And in early March of this year, the Court held in Roper v. Simmons that the death penalty may no longer be applied to those who were under eighteen when they committed their crimes. In doing so, it noted the "overwhelming weight of international opinion against the juvenile death penalty." That observation was significant because international disapproval makes a punishment more likely to be deemed "cruel and unusual" and thus a violation of the U.S. Constitution's Eighth Amendment.
The practical effect of this is that liberalizing changes with respect to the death penalty will likely proceed much faster: Rather than waiting for a supermajority of states to eschew a given application of the death penalty, the Court can now rely on a bare majority of states, in combination with broad international condemnation of the application of the penalty.
And the death penalty is not the only area in which the Supreme Court, and other federal courts, have looked to international and foreign law. In other areas of law, the Court has also been citing decisions of other nations' high courts, and from treaty law - which, under the Constitution, is part of "the supreme law" of the United States - in order to aid its analysis of disputes before it.
For example, in the 2003 Michigan affirmative action cases, the Court cited the International Convention on the Elimination of all Forms of Racial Discrimination, which the U.S. has ratified, and the Convention on the Elimination of All Forms of Discrimination Against Women, which the U.S. has not ratified.
That same year, in Lawrence v. Texas, the Court cited a key decision of the European Court of Human Rights- Dudgeon v. U.K. - as well as subsequent European Court jurisprudence on discrimination against homosexuals. And more recently, in a war-on-terrorism case, Hamdi v. Rumsfeld, the Court cited the Geneva and Hague Conventions in finding that Yaser Hamdi was entitled to a reasonable opportunity to challenge the factual basis of his detention as an "enemy combatant."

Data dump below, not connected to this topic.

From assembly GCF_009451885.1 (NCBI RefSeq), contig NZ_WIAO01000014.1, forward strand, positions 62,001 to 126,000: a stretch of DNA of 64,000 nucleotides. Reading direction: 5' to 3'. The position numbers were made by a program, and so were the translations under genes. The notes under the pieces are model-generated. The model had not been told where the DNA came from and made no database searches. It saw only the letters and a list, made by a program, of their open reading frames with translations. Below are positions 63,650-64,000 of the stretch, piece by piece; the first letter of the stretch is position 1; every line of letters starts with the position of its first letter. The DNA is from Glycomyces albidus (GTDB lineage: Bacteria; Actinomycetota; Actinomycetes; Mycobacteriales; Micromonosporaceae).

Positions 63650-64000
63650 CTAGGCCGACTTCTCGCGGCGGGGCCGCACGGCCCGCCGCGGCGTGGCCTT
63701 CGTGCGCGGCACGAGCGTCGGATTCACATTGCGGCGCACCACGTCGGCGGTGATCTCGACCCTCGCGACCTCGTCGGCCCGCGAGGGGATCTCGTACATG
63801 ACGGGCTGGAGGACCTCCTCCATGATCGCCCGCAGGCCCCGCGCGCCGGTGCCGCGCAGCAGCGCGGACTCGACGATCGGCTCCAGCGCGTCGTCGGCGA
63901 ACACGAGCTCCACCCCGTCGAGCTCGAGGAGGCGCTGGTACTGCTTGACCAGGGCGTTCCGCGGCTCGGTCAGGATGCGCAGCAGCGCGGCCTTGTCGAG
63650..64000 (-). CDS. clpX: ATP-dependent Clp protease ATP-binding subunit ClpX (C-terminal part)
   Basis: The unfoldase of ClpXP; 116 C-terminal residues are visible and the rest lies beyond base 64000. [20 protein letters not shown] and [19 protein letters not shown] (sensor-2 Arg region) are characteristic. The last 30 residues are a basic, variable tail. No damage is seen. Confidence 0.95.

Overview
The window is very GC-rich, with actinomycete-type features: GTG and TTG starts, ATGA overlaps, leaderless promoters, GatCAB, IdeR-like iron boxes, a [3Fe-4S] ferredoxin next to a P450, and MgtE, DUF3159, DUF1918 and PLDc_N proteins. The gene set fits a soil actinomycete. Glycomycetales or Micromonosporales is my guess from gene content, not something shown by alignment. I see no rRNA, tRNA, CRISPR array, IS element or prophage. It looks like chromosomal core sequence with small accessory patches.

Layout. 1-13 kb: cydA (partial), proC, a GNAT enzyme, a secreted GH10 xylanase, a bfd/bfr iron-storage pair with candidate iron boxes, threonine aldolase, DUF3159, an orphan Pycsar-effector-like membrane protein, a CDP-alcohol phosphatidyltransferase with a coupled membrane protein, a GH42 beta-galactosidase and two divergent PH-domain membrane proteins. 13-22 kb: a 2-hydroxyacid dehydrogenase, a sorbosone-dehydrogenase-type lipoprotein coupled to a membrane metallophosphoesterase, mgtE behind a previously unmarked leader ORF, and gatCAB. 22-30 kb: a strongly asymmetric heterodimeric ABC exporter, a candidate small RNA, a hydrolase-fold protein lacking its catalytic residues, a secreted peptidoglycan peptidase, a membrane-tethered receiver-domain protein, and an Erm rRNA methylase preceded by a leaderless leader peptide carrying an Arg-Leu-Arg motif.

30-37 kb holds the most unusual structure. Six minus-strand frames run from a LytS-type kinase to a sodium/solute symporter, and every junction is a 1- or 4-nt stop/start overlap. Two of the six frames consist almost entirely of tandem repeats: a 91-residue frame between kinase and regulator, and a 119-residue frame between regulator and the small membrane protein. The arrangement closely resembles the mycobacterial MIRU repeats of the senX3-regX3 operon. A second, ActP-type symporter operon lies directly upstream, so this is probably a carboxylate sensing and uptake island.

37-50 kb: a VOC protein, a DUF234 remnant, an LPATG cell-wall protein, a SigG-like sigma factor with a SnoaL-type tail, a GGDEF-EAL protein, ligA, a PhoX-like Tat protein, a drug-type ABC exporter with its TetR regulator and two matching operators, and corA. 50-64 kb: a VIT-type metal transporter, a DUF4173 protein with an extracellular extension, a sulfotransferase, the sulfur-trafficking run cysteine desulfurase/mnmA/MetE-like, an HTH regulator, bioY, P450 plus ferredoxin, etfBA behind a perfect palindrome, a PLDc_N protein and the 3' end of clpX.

So Far, the Use of International And Foreign Law In U.S. Courts Is A Cause of Liberals
So far, the right has decried the use of international and foreign law in these cases - which all led to fairly liberal results. And so far, the defense of the use of international and foreign law has been voiced mostly be liberals and moderates.
Moderate Justices Kennedy (who authored Simmons), Ginsburg, and (at times) O'Connor have argued that the Court, and other jurists, can and should make use of decisions of other high courts when analyzing legal arguments.
Indeed, in a recent speech to the American Society of International Law, Justice Ginsburg reasonably pointed to the large variety of outside materials U.S. judges can consult - ranging from Restatements, to treatises, to law review articles by professors, and even students - and asked: Why shouldn't U.S. judges also look to decisions of the Supreme Courts of Canada, South Africa, Israel, Germany or the European Court of Human Rights?
Meanwhile, the other side of the debate is articulated by Justices Scalia and Thomas. For example, their dissent in Simmons opined that "'Acknowledgement' of foreign approval has no place in the legal opinion of this Court . . . ."
Conservative members of Congress such as Rep. Todd Tiahrt (R-Kansas) agree. During a recent House Appropriations subcommittee meeting, Tiahrt grilled Justices Kennedy and Thomas about Simmons. "Lately," Tiahrt thundered, "we've had rulings that seem to go beyond the rule of law." And some of those who take this view even go so far as to want to impeach federal judges who utilize international or foreign law in their decisions.
Two recent resolutions -- one introduced in the House, the other in the Senate - would, if passed, declare that interpretations of the Constitution should not be based in laws of "foreign institutions" unless it helps understand the original meaning of the Constitution. And Senator John Cornyn (R-TX) recently even proposed a resolution stating that consideration of foreign judgments "threatens the sovereignty of the United States."
Will - and Could -- the Right Also Use International And Foreign Law?
But Scalia and Thomas's - and Tiahrt and Cornyn's - point of view is certainly not endemic to conservatives - for many conservatives hold exactly the opposite view. Thus, it may be time for the right to once again take a page from the left's playbook (as it has done, for instance, when it comes to trying to achieve ideological results through the federal courts), and embrace - rather than decrying - the use of international law and foreign law in U.S. courts.